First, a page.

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11th Grade

Please use the following link to connect to FREE resources for testing and college admissions assistance:



  • PLAN - A practice test for the ACT. WMHS does not give this test but it is a great way to see what knowledge you have and where you need to beef up your studies.
  • PSAT/NMSQT - Preliminary SAT/National Merit Scholarship Qualifying Test - This test is used to determine National Merit semifinalists and is given nationally in October. Students are encouraged to take this test as juniors to enter the scholarship competition. Qualifying students are notified in the fall of senior year.
  • SAT Reasoning Test - A college entrance exam that students generally begin taking during the junior year. The test has three sections: critical reading, writing and math. Remember to send your score to TOPS (code #1595) each time you register for the SAT.
  • SAT Subject Tests - One-hour tests that measure knowledge in specific subjects. These additional tests are required by some selective colleges.
  • ACT - a college entrance exam that students generally begin taking during junior year. The test has four sections: English, reading, math, and science. Register for the ACT online. There is also an optional writing test but at this time it is required by only four schools in Louisiana: LSU, Dillard, Loyola, and Tulane. A complete list of nation-wide colleges that require the writing portion of the test are available on the ACT website. Remember to send your score to TOPS (code #1595) each time you register for the ACT.


Junior year is a great time to begin visiting colleges. Call or email the admissions office or check in the guidance office for "visitation days" especially for prospective students and their parents. Most of these days are on Saturdays, which are easier to schedule. Also try "virtual tours" online, which is a way to take a quick look at a campus. Spring break and summer are good times to take college road trips.

  • ATHLETES: An athlete must meet NCAA requirements to play a sport or to receive a scholarship at a Division I or II school. The requirements include a minimum gpa on 16 specific core classes as well as a required ACT/SAT score. Registration with the NCAA Clearinghouse should be done online by the end of the junior year. The cost is approximately $50. ACT/SAT scores must be received by the Clearinghouse directly from the testing agency, so remember to use the code of #9999 for this purpose when registering for these tests. There are no academic eligibility requirements for athletes entering junior colleges.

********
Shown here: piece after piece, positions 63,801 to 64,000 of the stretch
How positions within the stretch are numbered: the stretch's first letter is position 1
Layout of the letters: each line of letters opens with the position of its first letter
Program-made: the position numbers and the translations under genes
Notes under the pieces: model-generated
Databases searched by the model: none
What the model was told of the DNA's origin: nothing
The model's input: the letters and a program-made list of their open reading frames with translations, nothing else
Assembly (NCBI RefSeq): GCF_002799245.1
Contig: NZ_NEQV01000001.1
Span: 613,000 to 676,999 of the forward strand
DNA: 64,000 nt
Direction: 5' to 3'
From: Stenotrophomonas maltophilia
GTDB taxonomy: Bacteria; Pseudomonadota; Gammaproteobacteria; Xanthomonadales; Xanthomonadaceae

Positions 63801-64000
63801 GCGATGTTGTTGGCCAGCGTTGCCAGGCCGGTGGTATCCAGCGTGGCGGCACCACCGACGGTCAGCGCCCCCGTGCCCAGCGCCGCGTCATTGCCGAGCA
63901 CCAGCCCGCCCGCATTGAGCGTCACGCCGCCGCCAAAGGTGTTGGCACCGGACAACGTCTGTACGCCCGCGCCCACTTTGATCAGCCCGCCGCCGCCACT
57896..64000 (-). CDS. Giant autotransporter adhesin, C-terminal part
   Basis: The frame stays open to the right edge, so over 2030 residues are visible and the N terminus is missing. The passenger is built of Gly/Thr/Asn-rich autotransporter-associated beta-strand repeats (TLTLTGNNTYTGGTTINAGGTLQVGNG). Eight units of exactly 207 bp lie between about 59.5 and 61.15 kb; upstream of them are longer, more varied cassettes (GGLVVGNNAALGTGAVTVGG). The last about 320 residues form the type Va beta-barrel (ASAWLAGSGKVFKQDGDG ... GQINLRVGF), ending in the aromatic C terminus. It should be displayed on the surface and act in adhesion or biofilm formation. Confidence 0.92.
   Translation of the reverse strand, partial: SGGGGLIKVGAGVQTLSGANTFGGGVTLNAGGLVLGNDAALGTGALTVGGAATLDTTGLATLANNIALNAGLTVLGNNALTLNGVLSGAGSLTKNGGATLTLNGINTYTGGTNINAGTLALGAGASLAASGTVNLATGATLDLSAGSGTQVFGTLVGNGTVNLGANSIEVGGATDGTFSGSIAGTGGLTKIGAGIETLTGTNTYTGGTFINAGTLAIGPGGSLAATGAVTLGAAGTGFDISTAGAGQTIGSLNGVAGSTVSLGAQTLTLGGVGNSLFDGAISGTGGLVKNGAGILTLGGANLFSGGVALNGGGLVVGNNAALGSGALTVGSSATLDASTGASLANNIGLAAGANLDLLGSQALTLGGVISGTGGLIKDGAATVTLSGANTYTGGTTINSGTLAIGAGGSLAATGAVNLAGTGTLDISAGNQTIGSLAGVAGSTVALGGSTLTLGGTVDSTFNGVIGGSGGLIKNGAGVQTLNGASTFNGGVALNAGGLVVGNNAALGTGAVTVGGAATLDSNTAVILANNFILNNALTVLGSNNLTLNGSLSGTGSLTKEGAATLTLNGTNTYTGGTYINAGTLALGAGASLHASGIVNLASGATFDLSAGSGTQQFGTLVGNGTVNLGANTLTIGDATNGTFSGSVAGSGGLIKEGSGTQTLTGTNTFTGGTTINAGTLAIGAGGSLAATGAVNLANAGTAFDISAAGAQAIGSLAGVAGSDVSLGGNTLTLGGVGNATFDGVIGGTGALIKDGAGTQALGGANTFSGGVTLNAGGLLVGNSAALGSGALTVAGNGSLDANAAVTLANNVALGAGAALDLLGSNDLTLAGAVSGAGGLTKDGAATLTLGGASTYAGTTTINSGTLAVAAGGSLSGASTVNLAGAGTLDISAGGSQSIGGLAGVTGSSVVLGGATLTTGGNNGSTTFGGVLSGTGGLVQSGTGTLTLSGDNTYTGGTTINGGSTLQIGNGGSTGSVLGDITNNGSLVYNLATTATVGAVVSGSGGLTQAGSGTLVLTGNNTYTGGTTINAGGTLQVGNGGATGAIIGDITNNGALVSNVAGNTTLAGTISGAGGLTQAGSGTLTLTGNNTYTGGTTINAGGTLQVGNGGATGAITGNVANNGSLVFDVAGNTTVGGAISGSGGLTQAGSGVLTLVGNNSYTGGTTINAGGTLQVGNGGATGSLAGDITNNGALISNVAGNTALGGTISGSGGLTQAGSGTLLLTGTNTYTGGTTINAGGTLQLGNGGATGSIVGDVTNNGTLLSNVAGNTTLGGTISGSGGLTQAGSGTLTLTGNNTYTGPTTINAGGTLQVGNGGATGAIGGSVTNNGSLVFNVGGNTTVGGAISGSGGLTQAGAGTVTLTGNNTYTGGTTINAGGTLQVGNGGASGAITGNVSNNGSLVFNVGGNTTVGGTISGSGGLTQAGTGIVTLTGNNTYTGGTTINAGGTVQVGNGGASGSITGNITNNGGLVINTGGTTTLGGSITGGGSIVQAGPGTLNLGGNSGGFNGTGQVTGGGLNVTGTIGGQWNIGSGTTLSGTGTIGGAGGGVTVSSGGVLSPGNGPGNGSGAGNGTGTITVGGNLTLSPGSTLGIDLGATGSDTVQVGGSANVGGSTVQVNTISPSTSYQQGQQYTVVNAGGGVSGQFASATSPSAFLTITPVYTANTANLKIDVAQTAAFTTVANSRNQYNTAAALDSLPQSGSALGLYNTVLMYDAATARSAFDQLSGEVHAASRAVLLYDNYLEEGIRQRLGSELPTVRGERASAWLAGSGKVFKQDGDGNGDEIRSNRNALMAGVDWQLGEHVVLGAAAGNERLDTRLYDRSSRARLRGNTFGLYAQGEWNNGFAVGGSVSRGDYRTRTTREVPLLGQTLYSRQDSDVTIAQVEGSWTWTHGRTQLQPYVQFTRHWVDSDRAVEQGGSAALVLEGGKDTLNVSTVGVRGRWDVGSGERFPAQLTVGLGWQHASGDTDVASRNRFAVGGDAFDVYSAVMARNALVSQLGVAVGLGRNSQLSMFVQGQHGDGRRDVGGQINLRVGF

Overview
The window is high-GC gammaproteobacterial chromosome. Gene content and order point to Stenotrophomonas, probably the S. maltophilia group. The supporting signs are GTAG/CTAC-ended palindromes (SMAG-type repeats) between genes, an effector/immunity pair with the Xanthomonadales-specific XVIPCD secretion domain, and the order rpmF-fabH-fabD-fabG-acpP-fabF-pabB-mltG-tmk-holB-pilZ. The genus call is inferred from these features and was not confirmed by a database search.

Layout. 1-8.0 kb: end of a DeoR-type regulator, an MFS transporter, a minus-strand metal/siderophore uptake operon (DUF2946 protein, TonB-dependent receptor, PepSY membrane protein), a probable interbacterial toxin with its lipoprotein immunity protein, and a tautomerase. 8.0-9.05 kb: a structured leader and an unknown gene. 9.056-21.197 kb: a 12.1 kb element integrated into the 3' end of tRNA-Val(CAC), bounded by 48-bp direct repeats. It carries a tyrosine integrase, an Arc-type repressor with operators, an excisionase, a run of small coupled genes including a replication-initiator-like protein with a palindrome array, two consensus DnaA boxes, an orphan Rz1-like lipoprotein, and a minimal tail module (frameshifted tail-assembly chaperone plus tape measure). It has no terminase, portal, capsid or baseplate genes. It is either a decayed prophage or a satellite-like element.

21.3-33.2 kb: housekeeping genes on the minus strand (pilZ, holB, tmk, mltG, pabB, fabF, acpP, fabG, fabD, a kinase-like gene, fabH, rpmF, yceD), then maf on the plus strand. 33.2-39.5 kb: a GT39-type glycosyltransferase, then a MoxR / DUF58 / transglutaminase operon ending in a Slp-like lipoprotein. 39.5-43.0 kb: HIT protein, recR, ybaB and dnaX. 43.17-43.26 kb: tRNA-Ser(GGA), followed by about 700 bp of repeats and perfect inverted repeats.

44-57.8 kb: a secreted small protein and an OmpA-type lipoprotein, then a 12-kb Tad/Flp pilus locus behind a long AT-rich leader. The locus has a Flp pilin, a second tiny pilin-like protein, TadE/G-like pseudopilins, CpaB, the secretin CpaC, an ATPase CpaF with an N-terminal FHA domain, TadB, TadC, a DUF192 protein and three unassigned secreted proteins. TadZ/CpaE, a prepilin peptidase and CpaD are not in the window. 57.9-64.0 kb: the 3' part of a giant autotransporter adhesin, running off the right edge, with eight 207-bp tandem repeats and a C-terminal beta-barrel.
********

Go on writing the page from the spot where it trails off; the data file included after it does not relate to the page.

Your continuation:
• JUNIOR COLLEGES, VOCATIONAL SCHOOLS: Students can prepare for many high-growth careers by attending a two-year college or trade school. These schools do not require a college-prep high school program nor do they require the ACT/SAT. Students who want a four-year college degree can also start at a junior college and then transfer later to a four-year college. Junior colleges and vocational schools are a more hands-on approach to learning and are also excellent postsecondary options.
  • MILITARY OPPORTUNITIES: Students interested in attending a United States military academy must begin the application process during their junior year. Visit the academies' web sites for more information. Opportunities in all branches of the U.S. Military can be found at
  • CAREER EXPLORATION: It is not too early to begin thinking about careers and which path to take after high school. Four good sites to visit are:


  • SCHOLARSHIPS: Although you cannot apply for scholarships until you are a senior, now is the time to begin looking for scholarship possibilities. Most academic scholarships are based on minimum 3.5 gpa and high ACT/SAT scores. Applicants are also expected to be involved in extracurricular and /or community activities. In order to receive an athletic or talent scholarship, a student must be truly outstanding. In addition to applying for TOPS and for freshman scholarships at prospective colleges, look for national scholarships which are listed in the 12th grade section of the West Monroe High School website. Now is the time to begin your search so that you can note requirements, deadlines, and recommendation letters.

Also, begin compiling a list of your high school accomplishments, honors and awards, and community service for these applications. Scholarship searches online are free, so be cautious of scholarship services who contact students and claim to be able to help get money for college.

The junior year in high school is an important year in your academic career. Keep good study habits, take the ACT/SAT, begin browsing for schools. Get busy and don't procrastinate!